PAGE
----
This isn't a bemoaning of things lost, like in the-Disappearing-Christmas-Card but a call to revive a fledgling practice. The suggestion does not come from an older generation, but from my 19 year old son.
My son, whom I have referred to in lost-in-the-forest-of-seventeen seems to be emerging from the shadows.
In a recent letter he wrote his eldest sibling, my daughter and expressed an interest in getting to know her. And to do it through letter writing. She is 12 years his senior, grew up in California, my son in Florida. They had different childhoods and missed each other's worlds. He was 8 when she married and cried right after the ceremony because he was losing his sister before he ever got to know her.
Could this text-ing, vine-ing, emailing, instagram-ing generation be coming full circle?
Letters are treasures in Rubbermaid bins. My parents courted each other for 2 years cross-country from Massachusetts to Hollywood via letters before they married. My father's World War II letters sit neatly in a drawer. Each one describes his time in the Middle East as a Medical Ambulance driver; except for the words that were cut out by an exacto knife that may have divulged wartime secrets, should they have fallen into the wrong hands.
I have the letters his father wrote at the turn of the (1900) century chronicling his trip to Smyrna, Cairo, Lebanon and Syria working as a professor, complete with faded photographs of robed Bedouin desert shepherds.
There are my mother's letters to her parents; my father's to his that tell of my growing up. Things I barely remember, but when I read them they validate my existence. I truly once was a little girl.
It would be easy to immerse myself in these letters. But I fear leaving the present world of my husband, five children and grandchildren, whom I so want to lean into.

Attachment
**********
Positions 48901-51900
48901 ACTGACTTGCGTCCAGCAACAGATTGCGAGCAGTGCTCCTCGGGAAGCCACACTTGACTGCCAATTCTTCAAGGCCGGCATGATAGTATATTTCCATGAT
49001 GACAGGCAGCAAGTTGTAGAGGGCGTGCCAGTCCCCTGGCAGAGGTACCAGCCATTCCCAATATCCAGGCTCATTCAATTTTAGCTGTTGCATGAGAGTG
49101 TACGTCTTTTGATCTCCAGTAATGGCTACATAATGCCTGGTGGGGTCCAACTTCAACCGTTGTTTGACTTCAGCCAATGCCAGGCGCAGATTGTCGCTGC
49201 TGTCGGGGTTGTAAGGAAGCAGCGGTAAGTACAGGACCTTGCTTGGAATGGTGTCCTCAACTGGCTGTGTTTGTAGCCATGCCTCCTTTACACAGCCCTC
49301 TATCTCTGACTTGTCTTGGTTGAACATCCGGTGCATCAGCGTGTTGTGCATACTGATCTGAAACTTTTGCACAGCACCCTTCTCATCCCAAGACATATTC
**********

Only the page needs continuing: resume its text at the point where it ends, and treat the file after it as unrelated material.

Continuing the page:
And what did God use to build His church with? Letters. Enduring epistles from the pen of Paul, John, Luke and Jude. He chose the humble medium of pen and paper to record His Truths, encourage Believers, teach doctrine. God made himself known, his heart and very thoughts, to those He dearly loves - through letters. They are thousands of years old, yet we read them today.
In times past, God spoke to us through laws, institutions, ceremonies, kings, judges, and prophets. But in the end of His canonized compilation, He speaks to us through
There is nothing like a handwritten note.
Telegrams were short congratulatory or directional messages.
Emails are emotionless information bites.
Text messages, even with adorable emotos, still lack heart.
Instagram is a great visual record of a minute-by-minute living.
Twitter is sometimes clever.
Facebook announces daily personal headlines; the perfect platform for bragging.
But a Letter....a letter is a window into a person's heart, a door into their most private thoughts...a view of their closest held beliefs and philosophies. A letter is lasting. Not lost in Gmail files to be deleted with the avalanche of junk mail advertisements that fall upon us everyday.
A letter is forever.
So take out the monogrammed stationery on linen paper, pick up your finest pen and in your best handwriting write a loved one. It will make their day and you just may be writing your biography and memoirs in the mean time.
Letter writing is calling us. From a 19 year old's brimming soul.
Let's answer in kind.